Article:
Q & A With Winemaker Greg La Follette, Part 2: What 6 Kids Will Do To Your Pinot Noir

Greg LaFollette's True Love
Greg LaFollette's True Love
lafollettewines.com

When we first spoke with Greg La Follette, winemaker at his namesake La Follette Wines, he was telling us how making wine isn't all that different from playing the bagpipes. And why getting to know Pinot Noir isn't all that different from taking on a new lover ("Pinot Noir actually caresses your tongue -- it loves your tongue"). Turn the page for part two of our interview, where La Follette shares why going Tandem isn't always the best decision on the winemaking trail, and how his wife convinced him to focus solely on his own path.

Squid Ink: You were telling us about the mouth feel of Pinot Noir, a wine you clearly love making. After you left Flowers in 2001, you were making wine under the Tandem label, as a partial owner, until it dissolved last year. Let's back up and talk about Tandem.

Greg La Follette: Well, I had made wine for other people for years. Then Tandem came along. Tandem appeared to be kind of a one horse deal, just myself and [Linda] Villagomez making the wine, but I still wasn't exactly getting paid to just make my own wine. I was getting paid to make someone else's wine during the day, then I'd make my own wine [at Tandem] when I could fit it in.

SI: Because you were still consulting on other wineries at the time.

GLF: Yes. I was working evening and weekends, all the time. It was killing me. I'd work for 14 or 16 hours during harvest making other people's wine, then spend most of the rest of the hours making mine [for Tandem], and see my wife and kids for a brief moment in the evening. Plus I was kind of doing everything at Tandem, wearing all hats -- the business side, marketing, accounting. That's time consuming.

And there was another big problem. My wife and I have six kids. There's a saying, bigger kids equal bigger problems, and most of my kids were teenagers at the time. So you can imagine. My kids starting calling me Uncle Dad. My wife put them up to it. But I got the message.

SI: So now you are focused on just one thing -- making the wines at La Follette.

GLF: Yes, isn't that great? I've never known that feeling until now. How to just be a winemaker. Tandem was really built on the back of my wife and children. Free spousal and child labor [laughs]. Now, I've got real professional crush help, a fabulous crew who does sales and marketing. I mean, there are actually people who handle things like accounting? For finance, I've actually got a CFO. Can you imagine? I don't have to worry about making calls begging for money. I can just make wine.

SI Note: Pete Kight, owner of Quivira Vineyards, purchased Greg La Follette's shares of Tandem Winery early last year, in essence making Greg simply the winemaker, no longer part-owner of the winery.

SI: You think it will be different this time?

 

GLF: Absolutely. Part of the problem was at Tandem, we just didn't have the focus. I was making Zinfadel, Carignan, all manner of wines, eight varietals. People didn't understand what it was all about. It also turned out that my name was more recognized than the label Tandem, for all the work I'd done for other people. So we started this new brand [La Follette], a new partnership. Pete [Kight] says to me, "You can just focus on Pinot and Chardonnay, your very best vineyards, and we'll price it at a point that makes a sense in today's market."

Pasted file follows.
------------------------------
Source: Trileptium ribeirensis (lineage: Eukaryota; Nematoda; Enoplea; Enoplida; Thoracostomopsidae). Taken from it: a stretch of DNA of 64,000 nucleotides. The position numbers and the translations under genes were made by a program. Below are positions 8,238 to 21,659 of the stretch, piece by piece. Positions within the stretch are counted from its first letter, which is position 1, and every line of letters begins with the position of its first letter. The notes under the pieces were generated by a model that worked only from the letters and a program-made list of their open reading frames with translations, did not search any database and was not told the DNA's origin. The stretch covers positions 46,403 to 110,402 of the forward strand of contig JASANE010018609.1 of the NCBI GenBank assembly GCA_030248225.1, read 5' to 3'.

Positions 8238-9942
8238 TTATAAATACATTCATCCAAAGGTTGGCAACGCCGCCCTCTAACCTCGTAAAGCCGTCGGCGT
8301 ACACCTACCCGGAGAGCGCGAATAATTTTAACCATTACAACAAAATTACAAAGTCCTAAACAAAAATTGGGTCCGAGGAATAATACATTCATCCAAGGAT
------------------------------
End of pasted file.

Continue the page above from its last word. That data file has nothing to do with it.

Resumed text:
Tandem was also too high priced for the market. Then the bottom dropped out of the wine market [two years ago]. We were in real financial trouble, my wife and I almost lost our house. Actually the [recession] and nearly losing our house is the reason I was able to finally focus on just a few vineyards, just a few varietals, and really put my money where my mouth is for the first time, focus on what I love.

SI: You had to get to the bottom to do what you really wanted to be doing.

GLF: Exactly.

SI: And your first wines under the new label, the 2008, were recently released.

GLF: Yes, the 2008s are the first releases, but really these are the same vineyards that I've been working with over many years. So to me they don't feel that new. For 25 years, I've been working with these growers and vineyards. I just had dinner with two of my growers, I was just over delivering an old wine barrel to another so he could make a wheelbarrow out of it.

SI: How about your six kids. Any interested in winemaking?

GF: No, thank God I've broken them of that nasty habit. They've all had to work at the winery with me over the years, they know it's hard work and they don't want to do it. They're more into LAPD bomb squad demolition and things like that. Several of them are in college various places, two locally, so they actually do part-time winemaking at other wineries. But that's because they can get higher paying part time jobs. All of my kids grew up learning to do everything, so they're very useful to other wineries. We basically went from a full house down to almost empty nesters.

SI: More time for wine.

GLF: Yes. When you've got so many kids, the only way to keep in touch with them is to break bread with them. They start coming around for dinner. That's when we spend time together now.

On that note, we will leave you with this dinner toast courtesy of La Follette's blog: "Happy New Year... May all of your Rieslings be white."


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